I stood at the edge of the Champs de Mars, securing my spot. Then, at 7:58, I flicked on my camera to record the spotlights from the tower as well as the main event.

It was well worth the wait, although I am slightly disappointed that pictures couldn’t capture the sparkling tower very well. But I suppose it takes the pictures to realize that, in reality, only a few lights are ever going off at any one time.


After the brilliant show had ended, I felt that my trip to Paris was complete. I had seen the tower sparkle, and now all was well. I returned to the hotel, and thus ended my final day in Paris.

Ah, I remember now. I promised you in part 1 the story about stabbing people in the back, didn’t I? On the way back from the shimmering Eiffel Tower, the metro line was somewhat crowded. However, it thinned out a station or two after I got on, and so there was plenty of room to stand. Despite that fact, a girl gossiping with her friends was leaning back on the pole in the middle of the train that I was holding on to, and she was leaning in such a way that she took up the entire pole and I had nowhere to grab. She kept leaning back and forth, and my hand grabbing the pole was the one with the papercut from the previous day, so she was grinding the course material of her trench coat back and forth over my paper cut. It really hurt, and I tried to move my hand around, but she just made it impossible to get away from her. Finally, I stretched out my finger so that, should she lean back, she’d get a nasty poke from my fingernail. That didn’t deter her. For the next few stops, I proceeded to continually stab her in the back with my nail until she finally backed off. The end. Wasn’t that a lovely story?

Stay tuned for tomorrow’s post, which will conclude the account of my trip to Paris with an exciting explanation of how not to get to the airport. In fact, if you want to learn how not to do a lot of things, make sure to check back tomorrow. Seriously though, don’t miss it. You’ll love it.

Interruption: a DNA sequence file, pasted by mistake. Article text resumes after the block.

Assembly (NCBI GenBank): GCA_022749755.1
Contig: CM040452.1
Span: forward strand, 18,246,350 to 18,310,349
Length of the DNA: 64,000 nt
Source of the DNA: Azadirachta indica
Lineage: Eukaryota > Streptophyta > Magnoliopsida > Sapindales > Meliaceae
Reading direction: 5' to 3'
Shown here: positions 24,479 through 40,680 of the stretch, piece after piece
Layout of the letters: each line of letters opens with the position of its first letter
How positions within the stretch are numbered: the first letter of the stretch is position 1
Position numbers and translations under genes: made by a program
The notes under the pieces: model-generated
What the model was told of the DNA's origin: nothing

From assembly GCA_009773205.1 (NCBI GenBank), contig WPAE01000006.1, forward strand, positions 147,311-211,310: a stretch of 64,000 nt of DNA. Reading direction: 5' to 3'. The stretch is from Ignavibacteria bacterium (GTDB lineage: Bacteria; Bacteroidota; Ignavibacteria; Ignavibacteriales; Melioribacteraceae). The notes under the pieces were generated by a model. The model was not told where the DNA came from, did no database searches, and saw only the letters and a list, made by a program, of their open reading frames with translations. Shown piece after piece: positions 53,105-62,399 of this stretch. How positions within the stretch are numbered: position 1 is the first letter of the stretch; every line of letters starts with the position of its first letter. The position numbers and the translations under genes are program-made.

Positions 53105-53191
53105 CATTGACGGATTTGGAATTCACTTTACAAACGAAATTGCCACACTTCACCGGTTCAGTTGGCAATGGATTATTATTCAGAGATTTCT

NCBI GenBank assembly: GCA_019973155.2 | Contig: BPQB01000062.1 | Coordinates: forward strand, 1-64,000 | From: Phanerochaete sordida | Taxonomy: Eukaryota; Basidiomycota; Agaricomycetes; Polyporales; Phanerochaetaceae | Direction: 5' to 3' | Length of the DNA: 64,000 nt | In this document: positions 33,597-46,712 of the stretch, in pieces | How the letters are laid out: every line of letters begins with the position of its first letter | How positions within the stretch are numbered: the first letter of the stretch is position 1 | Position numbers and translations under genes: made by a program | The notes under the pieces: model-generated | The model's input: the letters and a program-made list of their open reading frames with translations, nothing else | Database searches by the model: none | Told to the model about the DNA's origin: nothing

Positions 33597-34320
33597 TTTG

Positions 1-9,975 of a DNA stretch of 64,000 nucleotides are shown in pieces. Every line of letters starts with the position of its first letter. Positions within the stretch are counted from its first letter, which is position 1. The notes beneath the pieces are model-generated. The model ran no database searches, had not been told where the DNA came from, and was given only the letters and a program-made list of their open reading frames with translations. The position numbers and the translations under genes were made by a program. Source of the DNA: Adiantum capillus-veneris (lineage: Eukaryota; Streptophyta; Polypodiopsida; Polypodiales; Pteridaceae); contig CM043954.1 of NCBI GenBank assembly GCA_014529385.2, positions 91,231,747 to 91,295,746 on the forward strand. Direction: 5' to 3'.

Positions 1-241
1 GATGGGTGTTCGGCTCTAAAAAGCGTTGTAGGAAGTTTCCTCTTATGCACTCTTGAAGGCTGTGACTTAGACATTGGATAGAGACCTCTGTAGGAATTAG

Sacré Bleu! Je suis en France! Part 1

The title pretty much sums up the only French vocabulary I have.

Okay, not really, but needless to say my French is a sorry comparison to the other languages I can speak. Heck, even tonal Chinese comes out of my mouth better. 😉 But we’ll get back to my French abilities later. Probably much later, because this is going to be long.

Okay, so I headed out to Ferihegy Airport around 12:30 for a flight that was scheduled to leave at 16:10. I stopped and grabbed a chocolate and vanilla cinnamon roll from Tesco and leisurely rode tram 47 to Kalvin ter, connected with the metro, then hit the bus. All was good…except that people were staring at me wondering why I was wearing a raincoat on a sunny 70 degree day. I was not about to try to fit that thing into my laptop bag, which is the only baggage I carry on short trips. That laptop bag, which is exactly the size of my laptop (15 inch screen, etc), carries — with some skillful packing — my laptop, a book to read, a pencil, power adaptors, an MP3 player, headphones, two thick fuzzy socks, a change of clothes/nightwear, a hairbrush, a belt, the cord and power pack for my laptop, two cameras, a camera case, a Sony block camera charger, a money pouch, a cell phone, and a folder containing boarding passes/etc. And it is still not over the size limits of even the most restrictive airline, WizzAir.

Anyway, I got to the airport earlier than planned due to being able to catch the bus immediately upon entering the station. Normally, the wait is about 20 minutes. But I got to the airport with a lot of extra time to spare, so I sat in the wifi lobby and charged my computer after I went through security, which was a breeze as always. On the way through the screeners, I helped out a foreign girl (as in not from Budapest) as she had never flown before. Finally, I sat down at gate A3, about an hour and half before the flight was scheduled to leave, which means about an hour before boarding.

Ah…I’m the only one here. Listen to this wonderful sound — the sound of nothing. Beautiful silence. Then, this happens:

Okay, that would bother anyone, right? It went on for the whole hour. It was a jackhammer outside the window about ten feet from me. Sensitive ears or not, I’m sure you know how I felt:

Although I would have preferred that nice tropical music. 😉 So, once I’m finally on the bus that’s taking me to the plane, a guy walks up to me and points to his American passport. “Which state are you from?” And thus began a friendship that lasted past the airport and into Paris.

Eventually I discovered that his name was Zack (or Zach, he didn’t say how to spell it). His brother studies in Paris, and he was here for a visit. I didn’t say much to him on the bus, but of course irony would have it that I sit next to him on the plane. So we strike up a conversation about how he had just finished visiting Budapest, what he saw, where we’d like to go, travel itineraries, etc. Although he did fall asleep on the plane. In a not so…graceful…way. But I won’t bring it up in public. He probably doesn’t even know. 😉